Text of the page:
According to a column in the Pittsburgh Tribune “By 2-to-1 margin, Pennsylvanians with opinion say AG Kane should resign”
Yet not a single charge has been brought against Attorney General Kathleen Kane. She has had no opportunity to defend herself in a court of law.
Contrary to journalistic ethics which have often caused reporters to suffer prison rather to disclose a source, the Philadelphia Inquirer, spurred by Tom Corbett cronies, claims Kane was the source of information that came from a five year old grand testimony.
The charge not only allows Corbett appointees to get even, it gives the impression that the Inquirer, now a shadow of its once prestigious source due to lack of readership and ownership turmoil, is still a player in the game.
Both the columnist for the Tribune and the editorial board of LNP bought the Inquirer’s accusations without doing a jot of independent investigation. A true rush to judgment that, if they do not already regret, they may do so some day.
When one is the first woman and first Democrat elected Attorney General and has to deal with a group of embittered department holdovers who spent time on the government payroll passing adult pornography between themselves , there are a lot of long knives out.
Kane took a big career leap from assistant district attorney in Lycoming County to the AG position and certainly suffered initially from inexperience. The voters must have expected this. Among doing scores of right things, she may have made a mistake.
This reminds us of the Monica Lewinski scandal which led to the impeachment of President Bill Clinton. Once fully informed, the public rose to Clinton’s defense. He was eventually acquitted by a majority of the Senate, with Pennsylvania former and Republican senator Arlen Specter casting his vote in Clinton’s defense.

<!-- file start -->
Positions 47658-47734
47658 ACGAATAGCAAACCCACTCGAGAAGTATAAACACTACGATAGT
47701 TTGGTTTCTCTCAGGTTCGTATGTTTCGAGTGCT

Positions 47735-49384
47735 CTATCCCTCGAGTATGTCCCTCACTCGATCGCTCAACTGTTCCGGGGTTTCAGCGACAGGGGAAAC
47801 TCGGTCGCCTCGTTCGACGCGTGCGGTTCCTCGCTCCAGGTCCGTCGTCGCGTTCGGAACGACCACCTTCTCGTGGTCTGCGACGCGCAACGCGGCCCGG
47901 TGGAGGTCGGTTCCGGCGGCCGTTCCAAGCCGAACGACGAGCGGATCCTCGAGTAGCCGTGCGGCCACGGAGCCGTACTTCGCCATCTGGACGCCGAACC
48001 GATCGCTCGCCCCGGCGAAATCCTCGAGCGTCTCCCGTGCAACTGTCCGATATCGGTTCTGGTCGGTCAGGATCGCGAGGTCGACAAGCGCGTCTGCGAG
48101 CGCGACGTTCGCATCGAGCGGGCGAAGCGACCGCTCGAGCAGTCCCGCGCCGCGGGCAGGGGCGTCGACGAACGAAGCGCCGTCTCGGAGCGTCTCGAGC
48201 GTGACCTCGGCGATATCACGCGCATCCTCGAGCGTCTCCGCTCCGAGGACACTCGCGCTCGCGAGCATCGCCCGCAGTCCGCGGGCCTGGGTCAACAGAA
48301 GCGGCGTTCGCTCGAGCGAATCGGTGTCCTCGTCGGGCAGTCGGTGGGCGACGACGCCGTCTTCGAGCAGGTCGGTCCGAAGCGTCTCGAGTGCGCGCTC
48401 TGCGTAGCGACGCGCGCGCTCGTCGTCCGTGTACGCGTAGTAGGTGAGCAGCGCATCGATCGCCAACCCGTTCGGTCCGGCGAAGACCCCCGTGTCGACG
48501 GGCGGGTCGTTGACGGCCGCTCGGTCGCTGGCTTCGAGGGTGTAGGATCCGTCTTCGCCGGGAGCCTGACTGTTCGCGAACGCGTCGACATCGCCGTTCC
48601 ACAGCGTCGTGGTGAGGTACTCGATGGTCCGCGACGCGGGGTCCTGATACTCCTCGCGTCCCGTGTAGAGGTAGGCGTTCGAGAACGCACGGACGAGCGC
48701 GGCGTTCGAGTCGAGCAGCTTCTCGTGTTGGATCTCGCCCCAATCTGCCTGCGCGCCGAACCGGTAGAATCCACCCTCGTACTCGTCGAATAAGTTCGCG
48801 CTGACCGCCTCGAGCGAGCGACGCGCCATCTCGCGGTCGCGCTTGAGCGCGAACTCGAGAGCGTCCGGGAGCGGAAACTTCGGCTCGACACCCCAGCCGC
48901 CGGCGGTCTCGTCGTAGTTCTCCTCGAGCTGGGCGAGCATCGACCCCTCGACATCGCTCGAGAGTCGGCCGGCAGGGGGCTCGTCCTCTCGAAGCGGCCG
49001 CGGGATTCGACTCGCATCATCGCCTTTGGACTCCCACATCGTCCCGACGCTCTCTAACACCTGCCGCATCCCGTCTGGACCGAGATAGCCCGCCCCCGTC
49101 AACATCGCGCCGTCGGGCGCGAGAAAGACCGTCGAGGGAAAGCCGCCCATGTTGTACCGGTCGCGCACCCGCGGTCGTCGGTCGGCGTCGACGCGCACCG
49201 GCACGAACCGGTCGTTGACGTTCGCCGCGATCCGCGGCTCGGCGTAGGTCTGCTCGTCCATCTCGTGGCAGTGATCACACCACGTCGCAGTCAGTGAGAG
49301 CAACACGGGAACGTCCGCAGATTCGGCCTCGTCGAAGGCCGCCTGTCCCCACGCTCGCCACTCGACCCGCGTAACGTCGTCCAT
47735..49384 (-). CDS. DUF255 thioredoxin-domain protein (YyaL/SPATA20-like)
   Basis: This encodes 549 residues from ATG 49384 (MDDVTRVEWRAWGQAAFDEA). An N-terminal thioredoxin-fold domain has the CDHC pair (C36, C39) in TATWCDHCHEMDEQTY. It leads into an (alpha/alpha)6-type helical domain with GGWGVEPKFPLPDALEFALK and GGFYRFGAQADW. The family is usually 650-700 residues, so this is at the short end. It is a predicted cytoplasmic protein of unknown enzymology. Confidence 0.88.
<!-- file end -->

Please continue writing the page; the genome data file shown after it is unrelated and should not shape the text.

Why did the public refuse to treat Clinton’s indiscretion as reason for removal from office? Because the charges were deemed petty. His error was human. It had very little, if anything, to do with his effective service to the nation.
Even if Kane did leak some inconsequential information to the Inquirer with the hope they would conduct their own investigation of wrong doings, such an offense is also “petty” and has little if anything to do with her service to the state.
For more information, read Bill Keisling articles on the matter.
Below are excerpts and a link to the Tribune article:
PITTSBURGH TRIBUNE: Pennsylvania residents by a 2-to-1 margin say Attorney General Kathleen Kane, facing myriad legal problems, should resign, according to a Robert Morris University poll.
The statewide poll released Wednesday shows, however, that nearly half of those surveyed don’t know enough about Kane to take a position.
“Polls are merely a snapshot in time and must be viewed that way,” said Kane’s spokesman Chuck Ardo. “The attorney general believes that as events unfold, poll results will reflect more positively.”… (more)
LNP has a long history of character assassinations being done to anyone who stands in the way or challenges anything they want to do. LNP has a long history of besmirching the integrity of anyone who does not fall in line with their political thinking or their profit-driven agenda. LNP will leave no stone unturned when it comes to having things their way, yet they are terribly disappointing in providing the full story on major issues that effect taxpayer pocketbooks.
If only we had a real newspaper that provided unbiased full coverage on issue that interest/effect all of Lancaster City/County residents, and not just a chosen few (like the power elite).
Oh well, we can always hope that the winds of change someday blow down the ivory tower at 8 W. King Street.
EDITOR: The failure of Penn Square Partners to join others last year in making concessions concerning the Convention Center did cast current management of LNP in a bad light. Although they are the limited partner in PSP, they could have made a contribution in their own name.
Nevertheless, managers and editors of LNP today are not the same as when the Marriott Hotel / Convention Center project was under consideration. The same as we should not blame President Barrack Obama for President George W. Bush’s errors of the next president for Obama’s mistakes, we should cut some slack for current owner’s representatives and the editors.
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